PG&E – Hinkley

Jim Steinberg, Staff Writer
Posted: 09/06/2011 10:50:45 AM PDT

HINKLEY — When Elaine Kearney and husband Greg first purchased their 10 acres here, they would bottle up some fresh well water to take back to their Ontario home.

That was in the mid-1980s and although there may have been rumblings about mysterious illnesses in town, the Kearneys never heard about them.

For the Kearneys, the area was magical. The simple, High Desert lifestyle led them to build their dream house on the property in 1995 and sell out in Ontario.

“We were desert people. Everyone in the family loves dirt bikes,” Elaine said.

Now they want out of Hinkley.

They are one of two kinds of people here: Those that want the groundwater water cleaned up and life restored before the town became a symbol for chromium 6 water contamination, and those that just want to leave.

Both paths have their own set of difficulties.

As for those who want to leave, well, ask yourself this question: Would you want to buy a house in Hinkley?

Real estate agents won’t show houses in Hinkley. And even if they did, not many would want to see them.

“We shy away from Hinkley because of liability,” said Joe Brady, who owns Barstow Reality Group and is president of the The Bradco Cos. in Victorville, a commercial real estate company. “There are some huge disclosure issues on the real estate there.”

Unincorporated Hinkley’s population is estimated this year to be slightly less than 1,700, down about 10 percent from 2000.

Plume apparently growing

Instead of getting better, there is growing evidence that the tainted water plume — made famous in the 2000 hit movie, “Erin Brockovich,” is either spreading or was always larger than believed.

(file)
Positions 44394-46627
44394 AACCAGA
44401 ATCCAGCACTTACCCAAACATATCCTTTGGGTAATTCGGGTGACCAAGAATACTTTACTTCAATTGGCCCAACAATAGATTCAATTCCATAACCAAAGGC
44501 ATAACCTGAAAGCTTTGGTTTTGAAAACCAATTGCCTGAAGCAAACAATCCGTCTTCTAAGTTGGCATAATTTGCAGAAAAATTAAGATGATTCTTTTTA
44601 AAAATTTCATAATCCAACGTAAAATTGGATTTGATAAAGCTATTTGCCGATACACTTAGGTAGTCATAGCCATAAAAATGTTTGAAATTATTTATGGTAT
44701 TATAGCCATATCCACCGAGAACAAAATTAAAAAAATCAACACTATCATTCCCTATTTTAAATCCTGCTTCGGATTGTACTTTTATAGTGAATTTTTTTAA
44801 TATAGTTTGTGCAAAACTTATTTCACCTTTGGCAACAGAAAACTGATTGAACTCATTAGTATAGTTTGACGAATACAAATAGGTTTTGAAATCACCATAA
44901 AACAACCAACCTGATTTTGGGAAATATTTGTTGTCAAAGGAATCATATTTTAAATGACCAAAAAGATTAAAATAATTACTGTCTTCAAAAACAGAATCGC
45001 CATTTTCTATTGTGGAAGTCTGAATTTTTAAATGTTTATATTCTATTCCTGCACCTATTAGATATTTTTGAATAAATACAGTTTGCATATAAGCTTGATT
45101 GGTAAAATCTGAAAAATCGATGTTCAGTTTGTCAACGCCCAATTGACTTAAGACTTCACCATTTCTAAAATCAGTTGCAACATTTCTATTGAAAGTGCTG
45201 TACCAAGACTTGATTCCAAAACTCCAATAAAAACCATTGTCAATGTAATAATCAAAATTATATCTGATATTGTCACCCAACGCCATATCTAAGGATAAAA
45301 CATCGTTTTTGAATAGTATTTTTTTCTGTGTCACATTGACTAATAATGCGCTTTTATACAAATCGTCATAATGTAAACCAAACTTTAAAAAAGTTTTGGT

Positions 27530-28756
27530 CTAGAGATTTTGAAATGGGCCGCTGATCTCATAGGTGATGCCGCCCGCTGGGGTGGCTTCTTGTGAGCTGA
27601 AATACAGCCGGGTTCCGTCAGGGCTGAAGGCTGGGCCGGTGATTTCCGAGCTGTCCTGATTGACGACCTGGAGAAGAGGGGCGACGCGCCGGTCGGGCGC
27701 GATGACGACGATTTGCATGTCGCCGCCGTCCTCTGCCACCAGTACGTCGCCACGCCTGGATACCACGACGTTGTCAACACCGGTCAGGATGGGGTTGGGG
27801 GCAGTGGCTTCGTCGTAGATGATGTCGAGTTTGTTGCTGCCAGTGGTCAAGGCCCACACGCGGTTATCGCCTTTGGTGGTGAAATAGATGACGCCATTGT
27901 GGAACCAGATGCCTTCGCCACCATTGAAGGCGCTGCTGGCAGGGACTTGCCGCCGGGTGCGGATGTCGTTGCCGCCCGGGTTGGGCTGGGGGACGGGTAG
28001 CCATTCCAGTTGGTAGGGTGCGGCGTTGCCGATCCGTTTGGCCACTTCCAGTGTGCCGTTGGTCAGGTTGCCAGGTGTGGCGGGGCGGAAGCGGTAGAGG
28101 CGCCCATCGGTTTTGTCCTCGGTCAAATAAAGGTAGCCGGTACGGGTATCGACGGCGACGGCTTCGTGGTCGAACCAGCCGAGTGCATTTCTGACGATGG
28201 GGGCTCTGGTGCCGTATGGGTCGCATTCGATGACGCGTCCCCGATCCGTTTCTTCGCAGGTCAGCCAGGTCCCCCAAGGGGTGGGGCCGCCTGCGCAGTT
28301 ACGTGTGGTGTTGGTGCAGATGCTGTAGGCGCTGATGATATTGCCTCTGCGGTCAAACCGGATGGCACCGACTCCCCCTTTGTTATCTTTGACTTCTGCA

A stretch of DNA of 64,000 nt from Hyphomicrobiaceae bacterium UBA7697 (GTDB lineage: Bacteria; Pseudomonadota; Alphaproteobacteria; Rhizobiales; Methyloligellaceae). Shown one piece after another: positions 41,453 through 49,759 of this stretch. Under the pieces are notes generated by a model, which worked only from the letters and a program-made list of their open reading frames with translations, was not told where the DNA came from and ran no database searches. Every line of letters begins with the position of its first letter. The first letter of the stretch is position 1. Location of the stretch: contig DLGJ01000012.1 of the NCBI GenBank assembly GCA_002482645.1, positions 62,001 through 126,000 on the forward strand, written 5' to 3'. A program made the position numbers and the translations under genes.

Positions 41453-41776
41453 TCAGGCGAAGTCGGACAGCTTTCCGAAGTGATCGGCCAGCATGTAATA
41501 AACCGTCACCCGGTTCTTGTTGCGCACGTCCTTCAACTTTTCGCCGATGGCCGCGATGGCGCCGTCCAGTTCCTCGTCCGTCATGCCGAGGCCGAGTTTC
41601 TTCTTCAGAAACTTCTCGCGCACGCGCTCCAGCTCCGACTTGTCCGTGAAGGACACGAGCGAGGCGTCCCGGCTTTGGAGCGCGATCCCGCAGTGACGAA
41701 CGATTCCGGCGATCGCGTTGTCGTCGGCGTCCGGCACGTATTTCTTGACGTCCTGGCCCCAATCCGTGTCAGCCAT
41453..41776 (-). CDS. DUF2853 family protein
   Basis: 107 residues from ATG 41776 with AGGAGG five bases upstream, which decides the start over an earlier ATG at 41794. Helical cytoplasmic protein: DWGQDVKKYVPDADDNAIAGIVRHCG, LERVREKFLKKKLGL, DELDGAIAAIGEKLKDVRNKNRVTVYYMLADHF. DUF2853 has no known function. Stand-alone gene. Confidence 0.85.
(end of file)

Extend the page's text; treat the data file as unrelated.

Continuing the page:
Last month, Pacific Gas & Electric Co. officials announced 12 of 56 new water sampling wells placed beyond the known northern plume boundary showed chromium 6 levels higher than what is thought to be the naturally occurring background level.

The state and federal governments have not determined how much chromium 6 in water is too much, although both are working on it.

Late last year, a California agency determined that 0.02 parts per billion is the public health goal, but that number is not an enforceable limit.

At this time, 3.1 parts per billion is thought to be the maximum amount of chromium 6 that could be naturally occurring in Hinkley.

Amounts higher than that are generally thought to be the result of PG&E’s past industrial wastewater disposal practices.

PG&E contractors are currently drilling or have recently drilled many sampling wells well north of 12 contaminated ones in an effort to find where the plume is not.

“We are glad they decided to go well north,” said Lauri Kemper, assistant executive officer for the Lahontan Regional Water Quality Board, which is overseeing PG&E’s management of the contaminated plume and will determine how — and when — it is to be cleaned.

“Their normal approach has been to go out north in little steps away from the last detection. But this is a giant leap forward” with the idea of getting ahead of the plume and working backward to where it is, Kemper said.

Starting in the 1950s, PG&E used chromium 6 to kill microbes and provide corrosion protection for its massive cooling towers at a natural gas pumping station in Hinkley.

The water from the cooling tower was frequently drained into unlined ponds – a common practice at the time, when the cancer risks of chromium 6 were

Hinkley resident and critic of PG&E’s toxic groundwater remediation process wants more monitoring wells to better track the contamination in Hinkley. (Eric Reed/For The Sun)

From the ponds, the contaminated cooling tower water seeped into Hinkley’s groundwater.

As part of its clean-up strategy, PG&E pioneered and is operating the largest plant in the world, which uses alcohol injected into the groundwater to change cancer causing chromium 6 into chromium 3.

To read entire story, click here.